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"A new airport for SW Ohio: far-fetched or far-sighted?"


 

Thursday, June 1, 2017

 

A new airport for SW Ohio: far-fetched or far-sighted?

By Jessie Balmert

The Cincinnati (OH) Enquirer

 

DHL's package handling mega-hub at the Cincinnati-Northern Kentucky International Airport is just one of three the company has in the world. The hub employs more than 2,400 people and handles about 160,000 pieces of mail and packages a day.

 

COLUMBUS - In the middle of a budget crunch, a handful of GOP lawmakers say it's time to start talking about building two international airports, including one in Southwest Ohio, that would require a $10 billion federal and business investment.

 

Some might call it far-fetched. Rep. Paul Zeltwanger, R-Mason, calls it the "entrepreneurial spirit."

 

Zeltwanger joined Rep. Jim Butler, R-Oakwood, to propose constructing an airport in Southwest Ohio off Interstate 71 and U.S. 35 near Jeffersonsville and Washington Court House. Also envisioned: another airport north of Ravenna in northeast Ohio.

 

Their bill would create a seven-member panel to hire an executive director and get the 10-plus year project started. The proposal would require little state money beyond the executive director's salary.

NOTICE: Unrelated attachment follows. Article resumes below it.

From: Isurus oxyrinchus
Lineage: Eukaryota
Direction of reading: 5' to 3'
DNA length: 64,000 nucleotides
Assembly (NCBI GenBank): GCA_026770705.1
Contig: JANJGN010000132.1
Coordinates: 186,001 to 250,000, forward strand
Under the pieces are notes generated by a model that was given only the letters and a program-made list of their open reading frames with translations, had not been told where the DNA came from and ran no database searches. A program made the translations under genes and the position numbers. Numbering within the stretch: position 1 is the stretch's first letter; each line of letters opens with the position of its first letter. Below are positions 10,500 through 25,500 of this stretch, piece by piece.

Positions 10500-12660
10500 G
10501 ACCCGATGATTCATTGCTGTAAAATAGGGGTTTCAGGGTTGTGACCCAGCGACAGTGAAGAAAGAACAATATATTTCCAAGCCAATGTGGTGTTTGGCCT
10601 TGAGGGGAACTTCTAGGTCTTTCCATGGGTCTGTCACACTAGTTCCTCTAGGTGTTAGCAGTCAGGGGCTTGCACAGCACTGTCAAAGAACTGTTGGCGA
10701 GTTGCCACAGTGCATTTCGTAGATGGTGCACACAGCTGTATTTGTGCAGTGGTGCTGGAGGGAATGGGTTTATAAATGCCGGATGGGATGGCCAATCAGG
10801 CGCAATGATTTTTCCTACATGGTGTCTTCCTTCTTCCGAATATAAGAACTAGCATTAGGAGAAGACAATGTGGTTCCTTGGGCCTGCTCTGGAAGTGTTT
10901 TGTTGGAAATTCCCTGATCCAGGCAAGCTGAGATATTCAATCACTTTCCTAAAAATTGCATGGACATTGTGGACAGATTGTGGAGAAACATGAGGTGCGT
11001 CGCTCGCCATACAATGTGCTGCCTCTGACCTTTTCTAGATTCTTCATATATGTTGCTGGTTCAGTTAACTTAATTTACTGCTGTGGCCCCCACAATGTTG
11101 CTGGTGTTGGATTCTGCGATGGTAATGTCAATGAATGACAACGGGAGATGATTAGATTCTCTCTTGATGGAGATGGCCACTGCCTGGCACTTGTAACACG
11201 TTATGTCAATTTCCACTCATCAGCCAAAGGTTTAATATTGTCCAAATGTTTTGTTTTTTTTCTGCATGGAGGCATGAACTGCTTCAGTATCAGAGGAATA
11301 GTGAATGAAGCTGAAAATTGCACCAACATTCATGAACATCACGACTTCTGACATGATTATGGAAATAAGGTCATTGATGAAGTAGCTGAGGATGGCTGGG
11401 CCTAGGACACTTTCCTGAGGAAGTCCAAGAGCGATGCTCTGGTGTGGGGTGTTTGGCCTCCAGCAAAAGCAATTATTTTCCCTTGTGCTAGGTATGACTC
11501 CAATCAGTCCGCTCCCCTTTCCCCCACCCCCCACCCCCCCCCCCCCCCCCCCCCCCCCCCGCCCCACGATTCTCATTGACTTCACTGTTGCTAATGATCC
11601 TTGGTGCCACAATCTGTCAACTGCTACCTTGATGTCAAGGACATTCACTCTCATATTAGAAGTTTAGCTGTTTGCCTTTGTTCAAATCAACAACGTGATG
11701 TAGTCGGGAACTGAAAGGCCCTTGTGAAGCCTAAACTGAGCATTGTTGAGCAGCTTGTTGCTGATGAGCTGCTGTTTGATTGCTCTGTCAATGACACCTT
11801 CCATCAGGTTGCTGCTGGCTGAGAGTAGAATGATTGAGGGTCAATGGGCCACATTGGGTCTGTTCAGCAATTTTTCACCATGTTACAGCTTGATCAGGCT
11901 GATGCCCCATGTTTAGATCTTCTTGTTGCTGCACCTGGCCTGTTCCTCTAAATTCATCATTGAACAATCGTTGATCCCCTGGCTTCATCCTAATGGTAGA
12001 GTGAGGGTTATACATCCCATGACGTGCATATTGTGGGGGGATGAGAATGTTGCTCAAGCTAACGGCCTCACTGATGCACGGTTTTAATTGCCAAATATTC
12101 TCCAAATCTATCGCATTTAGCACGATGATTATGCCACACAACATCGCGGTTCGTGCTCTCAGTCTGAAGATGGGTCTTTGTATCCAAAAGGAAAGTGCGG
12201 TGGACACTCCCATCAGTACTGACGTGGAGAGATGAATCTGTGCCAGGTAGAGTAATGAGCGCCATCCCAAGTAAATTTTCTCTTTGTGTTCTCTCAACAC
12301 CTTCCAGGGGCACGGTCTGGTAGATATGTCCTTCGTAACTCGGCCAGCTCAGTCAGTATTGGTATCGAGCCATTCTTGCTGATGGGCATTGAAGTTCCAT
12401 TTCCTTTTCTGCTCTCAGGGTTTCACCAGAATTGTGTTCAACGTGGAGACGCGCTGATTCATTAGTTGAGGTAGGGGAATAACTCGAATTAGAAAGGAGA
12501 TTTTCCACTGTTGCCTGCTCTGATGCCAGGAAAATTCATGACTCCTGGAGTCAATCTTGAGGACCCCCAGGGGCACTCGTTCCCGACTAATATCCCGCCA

They want to attract airlines to invest in airports that serve Cincinnati, Dayton and Columbus or Cleveland and Youngstown. The goal is to attract direct international flights to Ohio. Cincinnati/Northern Kentucky International airport CVG is the only airport in Ohio, Kentucky and Indiana that has a daily nonstop flight outside North America – its flight to Paris.

 

Businesses are leaving Ohio because of its inadequate air transportation, Butler said Wednesday. He cited when Toyota left Northern Kentucky for Plano, Texas.

 

But the project would cost between $10 billion and $15 billion. It would require significant investment from an airline willing to move hubs to Ohio and the federal government to foot part of the bill. It's not clear if an airline would take that risk. Butler says President Donald Trump's talk about investing in infrastructure is encouraging.

 

"I certainly hope this would be right up the president’s alley in terms of a big idea, something that could really dramatically change the infrastructure and the economy of Ohio,” Butler said.

 

And if the gamble pays off, Ohio would have two of the largest hubs in the country by population.

 

Butler insists this wouldn't mean airports in Northern Kentucky, Dayton and Columbus would close. They would be buoyed by the business at the hubs. He even proposed a rail system to transport people from the cities to the airport hubs.

 

Will Ohioans drive to these hubs? Gov. John Kasich previously floated the idea of building a commercial airport in Wilmington in his talks with business leaders, but it didn't go far.

 

"I've talked to people in Cincinnati about having an airport in Wilmington. They don't want to drive to Wilmington," Kasich told The Enquirer in February.

 

But Zeltwanger said, on a smaller scale, no one thought Kings Island was an ideal location for a theme park. He's willing to take a little bit of a risk.

 

"It's probably not advised from a political standpoint sometimes, but I think that's what it takes," Zeltwanger said.

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